If anyone would like to contact me about Pete or the "MIA experience", feel free.
POW-MIA You are not forgotten.
To: <email@example.com> Cc: "Tom Cleary" <firstname.lastname@example.org> Subject: My brother, Peter Cleary, is coming home
My brother, Peter Cleary, has been missing in action in North Vietnam since Oct. 10, 1972. This week, we received a report from the Air Force which confirms that Pete's crash site has been located and his remains positively identified. We have accepted that report and are making arrangements for his burial in Arlington National Cemetery.
We now know that Pete died instantly, but Pete was MIA for almost 29 years. In that time his father, mother and mother-in-law died withour ever knowing his fate and the family suffered with uncertainty.
Please remember all POW-MIAs and their families. We now can have closure, but never let the search diminish.
If anyone knew Pete or wore his bracelet, they may contact me.
A LONG-LOST BROTHER HEADS HOME ; OFFICIAL IDENTIFICATION OF VIETNAM WAR PILOT'S REMAINS ENDS NEARLY 30 YEARS OF UNCERTAINTY FOR COLCHESTER FAMILY TRACY GORDON FOX;
Courant Staff Writer
In the 29 years since Maj. Peter Cleary's F-4 Phantom disappeared over North Vietnam, his family has lived with grief punctuated by occasional flickers of hope -- but never closure.....
White Plains man to receive remains of father downed in Vietnam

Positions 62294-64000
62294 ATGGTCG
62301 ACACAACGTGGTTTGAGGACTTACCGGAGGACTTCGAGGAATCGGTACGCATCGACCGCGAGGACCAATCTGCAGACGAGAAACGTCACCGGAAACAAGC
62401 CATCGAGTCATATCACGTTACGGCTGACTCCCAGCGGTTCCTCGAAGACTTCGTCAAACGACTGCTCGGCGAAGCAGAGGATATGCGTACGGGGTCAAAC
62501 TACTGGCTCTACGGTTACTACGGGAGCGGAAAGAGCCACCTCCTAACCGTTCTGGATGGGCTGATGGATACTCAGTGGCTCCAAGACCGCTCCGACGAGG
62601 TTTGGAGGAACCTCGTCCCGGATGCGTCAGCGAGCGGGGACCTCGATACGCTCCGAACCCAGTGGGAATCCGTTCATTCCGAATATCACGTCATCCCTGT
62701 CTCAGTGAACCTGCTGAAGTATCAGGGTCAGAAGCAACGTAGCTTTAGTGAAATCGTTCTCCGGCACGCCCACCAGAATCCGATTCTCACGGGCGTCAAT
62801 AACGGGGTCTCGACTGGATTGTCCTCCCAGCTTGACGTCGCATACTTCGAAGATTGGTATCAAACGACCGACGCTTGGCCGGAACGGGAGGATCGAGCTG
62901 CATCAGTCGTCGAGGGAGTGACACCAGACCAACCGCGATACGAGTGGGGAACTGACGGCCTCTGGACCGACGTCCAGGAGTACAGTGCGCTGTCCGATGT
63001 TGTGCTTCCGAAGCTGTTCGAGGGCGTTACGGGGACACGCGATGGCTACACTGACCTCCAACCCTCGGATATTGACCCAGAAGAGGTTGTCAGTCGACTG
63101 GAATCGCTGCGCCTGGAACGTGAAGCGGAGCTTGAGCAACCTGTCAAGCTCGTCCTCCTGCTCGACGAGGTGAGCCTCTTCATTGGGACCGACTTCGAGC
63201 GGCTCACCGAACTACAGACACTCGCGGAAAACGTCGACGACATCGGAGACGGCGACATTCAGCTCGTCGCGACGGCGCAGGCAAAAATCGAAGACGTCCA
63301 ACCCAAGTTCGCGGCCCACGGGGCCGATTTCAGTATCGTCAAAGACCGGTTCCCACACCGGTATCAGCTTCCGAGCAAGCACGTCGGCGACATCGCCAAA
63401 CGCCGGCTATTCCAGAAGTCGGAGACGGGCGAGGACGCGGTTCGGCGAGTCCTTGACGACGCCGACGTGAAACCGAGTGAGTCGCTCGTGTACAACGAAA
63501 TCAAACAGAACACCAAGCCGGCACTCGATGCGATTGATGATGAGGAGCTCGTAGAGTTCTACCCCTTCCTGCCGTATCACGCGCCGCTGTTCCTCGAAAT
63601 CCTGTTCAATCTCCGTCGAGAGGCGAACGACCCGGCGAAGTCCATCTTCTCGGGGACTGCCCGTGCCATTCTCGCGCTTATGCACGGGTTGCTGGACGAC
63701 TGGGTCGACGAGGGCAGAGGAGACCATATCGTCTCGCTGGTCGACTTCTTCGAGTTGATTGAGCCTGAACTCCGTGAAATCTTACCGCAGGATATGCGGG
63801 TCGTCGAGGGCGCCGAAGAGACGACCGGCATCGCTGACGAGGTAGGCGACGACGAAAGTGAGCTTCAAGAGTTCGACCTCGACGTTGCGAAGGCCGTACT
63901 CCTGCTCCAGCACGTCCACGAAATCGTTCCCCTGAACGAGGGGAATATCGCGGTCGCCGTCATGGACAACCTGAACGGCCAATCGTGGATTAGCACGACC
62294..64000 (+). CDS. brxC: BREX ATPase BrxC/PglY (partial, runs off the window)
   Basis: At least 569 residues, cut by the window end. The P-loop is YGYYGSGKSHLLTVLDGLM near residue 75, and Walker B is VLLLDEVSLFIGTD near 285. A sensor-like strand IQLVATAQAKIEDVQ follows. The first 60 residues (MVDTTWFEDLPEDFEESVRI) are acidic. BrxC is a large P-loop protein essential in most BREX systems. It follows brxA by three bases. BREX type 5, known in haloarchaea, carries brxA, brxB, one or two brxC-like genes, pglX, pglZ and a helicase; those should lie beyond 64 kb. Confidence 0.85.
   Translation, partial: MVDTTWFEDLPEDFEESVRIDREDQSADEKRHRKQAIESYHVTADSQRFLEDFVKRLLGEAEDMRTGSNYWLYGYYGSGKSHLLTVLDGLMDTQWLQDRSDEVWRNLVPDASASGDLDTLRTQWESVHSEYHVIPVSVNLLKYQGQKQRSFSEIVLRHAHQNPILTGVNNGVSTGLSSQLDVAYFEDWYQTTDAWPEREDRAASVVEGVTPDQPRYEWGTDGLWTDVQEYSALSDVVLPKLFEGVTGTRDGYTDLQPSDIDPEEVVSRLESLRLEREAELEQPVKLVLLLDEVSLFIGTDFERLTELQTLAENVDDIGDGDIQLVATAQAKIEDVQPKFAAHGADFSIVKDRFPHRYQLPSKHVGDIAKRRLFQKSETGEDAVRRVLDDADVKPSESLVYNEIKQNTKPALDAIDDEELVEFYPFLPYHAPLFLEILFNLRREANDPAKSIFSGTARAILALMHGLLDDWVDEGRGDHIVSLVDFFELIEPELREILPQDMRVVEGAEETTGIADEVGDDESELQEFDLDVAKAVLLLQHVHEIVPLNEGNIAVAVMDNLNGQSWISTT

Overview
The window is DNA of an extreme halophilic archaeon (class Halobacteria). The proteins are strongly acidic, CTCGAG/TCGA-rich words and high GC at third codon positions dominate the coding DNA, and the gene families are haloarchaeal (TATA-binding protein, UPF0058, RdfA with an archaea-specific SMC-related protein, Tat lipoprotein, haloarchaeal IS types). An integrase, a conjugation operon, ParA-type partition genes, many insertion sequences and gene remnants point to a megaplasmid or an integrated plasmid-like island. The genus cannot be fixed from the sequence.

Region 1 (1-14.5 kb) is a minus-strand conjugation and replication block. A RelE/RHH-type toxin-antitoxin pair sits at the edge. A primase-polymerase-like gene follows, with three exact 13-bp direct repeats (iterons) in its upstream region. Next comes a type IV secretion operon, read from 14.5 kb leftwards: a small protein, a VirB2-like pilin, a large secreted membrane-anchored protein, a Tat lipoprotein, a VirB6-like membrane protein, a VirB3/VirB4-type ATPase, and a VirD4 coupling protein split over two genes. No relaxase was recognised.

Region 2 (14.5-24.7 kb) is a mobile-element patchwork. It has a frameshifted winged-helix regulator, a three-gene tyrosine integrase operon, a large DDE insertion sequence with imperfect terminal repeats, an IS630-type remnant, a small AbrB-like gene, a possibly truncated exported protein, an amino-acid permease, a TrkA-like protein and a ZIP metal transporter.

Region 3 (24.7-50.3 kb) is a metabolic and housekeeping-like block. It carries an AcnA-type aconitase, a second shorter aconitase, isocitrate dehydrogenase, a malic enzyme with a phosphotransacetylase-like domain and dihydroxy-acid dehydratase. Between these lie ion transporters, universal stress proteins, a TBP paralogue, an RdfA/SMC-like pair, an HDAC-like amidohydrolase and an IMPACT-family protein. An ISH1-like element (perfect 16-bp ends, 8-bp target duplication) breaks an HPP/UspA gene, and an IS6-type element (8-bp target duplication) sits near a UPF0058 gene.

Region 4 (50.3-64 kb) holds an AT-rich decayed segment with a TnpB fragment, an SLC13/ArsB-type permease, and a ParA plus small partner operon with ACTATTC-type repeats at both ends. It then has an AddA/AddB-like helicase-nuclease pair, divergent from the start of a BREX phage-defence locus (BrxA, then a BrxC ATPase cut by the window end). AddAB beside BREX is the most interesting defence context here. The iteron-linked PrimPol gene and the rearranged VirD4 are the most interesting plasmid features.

By RICHARD LIEBSON THE JOURNAL NEWS March 18, 2002
Capt. Peter Cleary's F-4E Phantom jet fighter streaked over North Vietnam on what was supposed to be his last combat mission. His job - one assigned only to the Air Force's elite pilots - was to fly alone over enemy territory, identify targets and direct squadrons of fighters against them....
======================================= May 21, 2002
Dear "Extended Family",
The town of Colchester, CT., the church and veterans are conducting a memorial service for Pete Cleary on May 27. For those of you who care about Pete, but live great distances, I've attached a copy of the program.
Thank you for your support,
Major Peter McArthur Cleary, United States Air Force Reserves, was missing in action in North Vietnam since October 10, 1972.
In February, 2002 his family was provided a report from the United States Army, Central Identification Laboratory, which concluded that the crash site and remains of Major Cleary had been positively identified. The family of Major Cleary accepted that report and he was buried with full military honors in Arlington National Cemetery on April 12, 2002. The crash site is located in the vicinity of Dan Hoa Hamlet, Y Leng Village, Minh Hoa District, Quang Binh Province, Republic of Vietnam. The grid coordinates are 48Q WE 83141/60666.
Peter Cleary was a captain at the time of his loss but was promoted to major in 1979.
Major Cleary was a pilot attached to the 523rd Tactical Fighter Squadron at Udorn Airfield, Thailand. Major Cleary flew Fast Forward Air Control (Fast FAC) missions in F4 Phantoms over North Vietnam. His tour was from March 1972 to October 10, 1972. He is credited with 130 combat flying missions.